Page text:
"We didn't need a GAWT-darn soothsayer to know that guy was going to take the ball to the basket. What the h*@% could you have been thinking?" Coach DV would scowl again at the star. "You're at practice very day. You know Jones can't stop anyone. How was he gonna stop that kid on their team? You were standing right there, just a few feet away, and it was like, every person in the stands knew that kid was going to pass Jones up and go to the basket. YOU were the only person in the building that had no idea what the h*@%was going on.
"I can't yell at Jones. He's trying. He's just too small and too weak. He hasn't learned to play this game yet. But you," Coach pointed and scowled at the star again, "YOU know how to play this game, you're just too GAWT-darn dumb or too GAWT-darn lazy; I'm not sure which it is. You HAD to see that guy was going to take the ball in. Couldn't you see that?"
Hard to believe that what seemed so incredibly IL-logical to so many players for so many years was actually so incredibly logical. When a star, capable of anticipating a play and preventing it, fails to do that, it is indeed his fault. It's that simple.
And when that bad pass went sailing far over the star's head, clearly making it the passer's fault in every fan's eyes, Coach DV would, again, often, launch into one of his famous, furious tirades: "YOU threw that pass!"
The star would think (but not say), "Who ME? I was waiting to CATCH it. What game are you watching? That ball flew six feet above my head into the ninth row of the bleachers."
But Coach DV was relentless. "Yes, you. You threw it away just as though you had grabbed the ball yourself and kicked it out of bounds."
Was Coach nuts? How could he say such a thing?
Easy! But again, the explanation, so rarely stated, is so obvious in retrospect.
"The grade school cheerleaders could see Jones was in trouble. H*#$, he was shaking like a leaf . . . I'm sorry Jones, I don't mean to yell at you, but if you want to learn to play this game, you're going to have to lift weights all summer and practice hard and learn to play this game. You've got to learn to play this game . . . But YOU," Coach DV said, turning back to the star, "you SAW that was Jones, you SAW him about to pee in his pants, you SAW that double-team and you KNEW Jones was shaking like a leaf. Poor, nice Jones. You KNEW he couldn't wait to get rid of the ball, and you JUST STOOD THERE waving your arms like a GAWT-darn FLAGMAN!
"Did you think that was Bird? Bird doesn't play on our team. I know you're a fan and you like the Celtics. That's nice. But you're not playing with the Celtics. When you play with the Celtics, you can stand in the corner and be a flagman. You can stay the h*%@ out of the way and if Bird wants you to have the ball, he can throw it to you once in a while. But this is Jones. Look at him. You see him every day in practice. This is poor little, nice little kid, Jones. GAWT-darn-it, when Jones gets the ball, you have to be ready to run right up to him and take it off him. And Jones, you just gotta lift some weights and get tougher and learn how to play this game . . . but till Jones does that . . . we can't wait till Jones does that, Jones may never do that . . . dammit Jones, are you gonna get stronger or am I gonna have to yell at Johnson here every time you get the ball? H*&%, I shouldn't have to yell at you, Johnson, but if we don't have Bird on our team, then you can't play like we have Bird on our team. We haven't had Bird all year. Forget about Bird. This is Jones. When Jones gets the ball, run up to him so he can hand it to you, do you understand? You're no passer Jones. When you get the ball, just hold it until you can give it to somebody . . . Dammit, if only I had a couple of kids that could play this game, it would be so easy. They're just LETTING you guys have easy baskets and you won't take them."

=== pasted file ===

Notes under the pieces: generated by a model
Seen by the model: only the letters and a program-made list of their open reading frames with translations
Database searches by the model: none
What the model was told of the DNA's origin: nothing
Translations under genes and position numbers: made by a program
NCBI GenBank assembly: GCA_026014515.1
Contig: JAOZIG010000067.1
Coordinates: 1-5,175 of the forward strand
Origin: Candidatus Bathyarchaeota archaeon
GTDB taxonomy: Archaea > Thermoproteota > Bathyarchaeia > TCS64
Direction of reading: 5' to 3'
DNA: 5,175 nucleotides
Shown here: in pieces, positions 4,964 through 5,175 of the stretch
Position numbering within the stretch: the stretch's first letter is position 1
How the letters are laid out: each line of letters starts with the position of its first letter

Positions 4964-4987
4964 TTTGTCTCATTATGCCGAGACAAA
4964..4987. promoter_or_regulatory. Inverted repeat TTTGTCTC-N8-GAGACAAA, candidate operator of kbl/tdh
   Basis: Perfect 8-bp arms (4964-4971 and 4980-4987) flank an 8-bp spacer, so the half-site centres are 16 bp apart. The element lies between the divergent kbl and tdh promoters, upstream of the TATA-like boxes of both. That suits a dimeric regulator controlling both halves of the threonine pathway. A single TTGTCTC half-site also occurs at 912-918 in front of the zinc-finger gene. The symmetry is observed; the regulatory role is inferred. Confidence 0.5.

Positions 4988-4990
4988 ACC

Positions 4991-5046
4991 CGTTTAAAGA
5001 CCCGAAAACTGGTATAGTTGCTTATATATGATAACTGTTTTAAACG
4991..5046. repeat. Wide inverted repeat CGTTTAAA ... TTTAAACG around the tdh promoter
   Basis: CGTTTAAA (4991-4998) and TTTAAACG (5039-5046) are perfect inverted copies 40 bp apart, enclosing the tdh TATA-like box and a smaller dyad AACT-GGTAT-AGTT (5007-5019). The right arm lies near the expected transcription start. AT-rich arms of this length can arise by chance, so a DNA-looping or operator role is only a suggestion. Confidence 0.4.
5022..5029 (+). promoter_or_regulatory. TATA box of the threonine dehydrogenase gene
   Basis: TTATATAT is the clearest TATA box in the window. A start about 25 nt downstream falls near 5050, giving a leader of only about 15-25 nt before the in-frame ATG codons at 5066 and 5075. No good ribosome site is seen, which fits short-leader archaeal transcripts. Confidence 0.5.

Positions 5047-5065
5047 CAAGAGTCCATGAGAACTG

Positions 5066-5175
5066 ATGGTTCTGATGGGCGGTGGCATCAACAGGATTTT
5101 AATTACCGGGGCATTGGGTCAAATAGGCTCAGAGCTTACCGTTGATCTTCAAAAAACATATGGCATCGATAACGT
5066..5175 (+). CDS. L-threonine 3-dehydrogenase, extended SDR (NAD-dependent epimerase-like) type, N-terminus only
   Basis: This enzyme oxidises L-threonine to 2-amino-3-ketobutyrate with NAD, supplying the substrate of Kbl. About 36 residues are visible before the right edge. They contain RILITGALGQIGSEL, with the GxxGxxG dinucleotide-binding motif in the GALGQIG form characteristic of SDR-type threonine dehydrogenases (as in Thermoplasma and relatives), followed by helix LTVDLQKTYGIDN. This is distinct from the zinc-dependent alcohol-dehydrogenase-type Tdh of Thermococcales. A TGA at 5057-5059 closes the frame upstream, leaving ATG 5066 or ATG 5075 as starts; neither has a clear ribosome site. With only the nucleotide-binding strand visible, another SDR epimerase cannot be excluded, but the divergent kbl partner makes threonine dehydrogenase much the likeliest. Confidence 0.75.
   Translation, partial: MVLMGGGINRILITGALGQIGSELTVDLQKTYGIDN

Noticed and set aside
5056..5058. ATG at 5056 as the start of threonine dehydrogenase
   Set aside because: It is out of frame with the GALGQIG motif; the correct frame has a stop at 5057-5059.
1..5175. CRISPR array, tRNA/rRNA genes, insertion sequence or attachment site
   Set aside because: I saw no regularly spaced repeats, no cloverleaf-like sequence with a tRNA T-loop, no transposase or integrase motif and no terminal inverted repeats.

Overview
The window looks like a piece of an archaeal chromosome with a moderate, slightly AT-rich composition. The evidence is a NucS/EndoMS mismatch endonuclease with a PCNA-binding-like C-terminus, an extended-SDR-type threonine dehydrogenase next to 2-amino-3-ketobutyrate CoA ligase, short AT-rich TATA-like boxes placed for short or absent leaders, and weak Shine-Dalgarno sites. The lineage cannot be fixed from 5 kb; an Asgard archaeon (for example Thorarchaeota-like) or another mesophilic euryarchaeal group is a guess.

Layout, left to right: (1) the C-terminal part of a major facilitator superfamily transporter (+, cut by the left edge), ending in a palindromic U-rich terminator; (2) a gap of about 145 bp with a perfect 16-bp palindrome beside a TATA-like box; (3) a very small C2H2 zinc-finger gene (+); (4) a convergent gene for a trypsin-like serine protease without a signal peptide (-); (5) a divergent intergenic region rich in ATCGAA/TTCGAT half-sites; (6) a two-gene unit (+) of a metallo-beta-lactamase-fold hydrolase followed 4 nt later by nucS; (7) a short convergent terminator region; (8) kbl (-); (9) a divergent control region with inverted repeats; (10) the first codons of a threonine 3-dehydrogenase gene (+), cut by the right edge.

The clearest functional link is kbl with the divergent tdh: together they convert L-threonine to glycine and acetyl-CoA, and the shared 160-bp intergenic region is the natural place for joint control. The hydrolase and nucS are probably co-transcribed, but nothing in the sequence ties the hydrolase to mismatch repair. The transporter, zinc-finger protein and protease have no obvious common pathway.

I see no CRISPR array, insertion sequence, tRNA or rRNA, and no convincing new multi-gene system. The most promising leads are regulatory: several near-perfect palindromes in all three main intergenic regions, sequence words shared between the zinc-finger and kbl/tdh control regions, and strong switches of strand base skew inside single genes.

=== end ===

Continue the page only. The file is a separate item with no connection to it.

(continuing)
How could a star fail to get his body in the lane to stop a penetration that even the grade school cheerleaders could see was coming? And how could a star fail to run toward a kid who was an inch away from peeing in his pants? There could only be one explanation. The kid had fallen asleep.
"Wake up, Johnson. You're just giving them this game!"
It hadn't initially seemed like Johnson's fault, but it was. He had been capable of doing something to prevent the error, but hadn't reacted. Coach DV's thinking, once understood, was quite logical. Why bother yelling at the referee, or at some little kid who just couldn't get the job done in spite of trying hard? YELL AT THE KID WITH THE ABILITY TO GET THE JOB DONE.
Coach DV's criticiams were never just to make noise or vent frustration. They were frequently confusing to players and especially crazy-sounding to fans. They were also filled with common sense.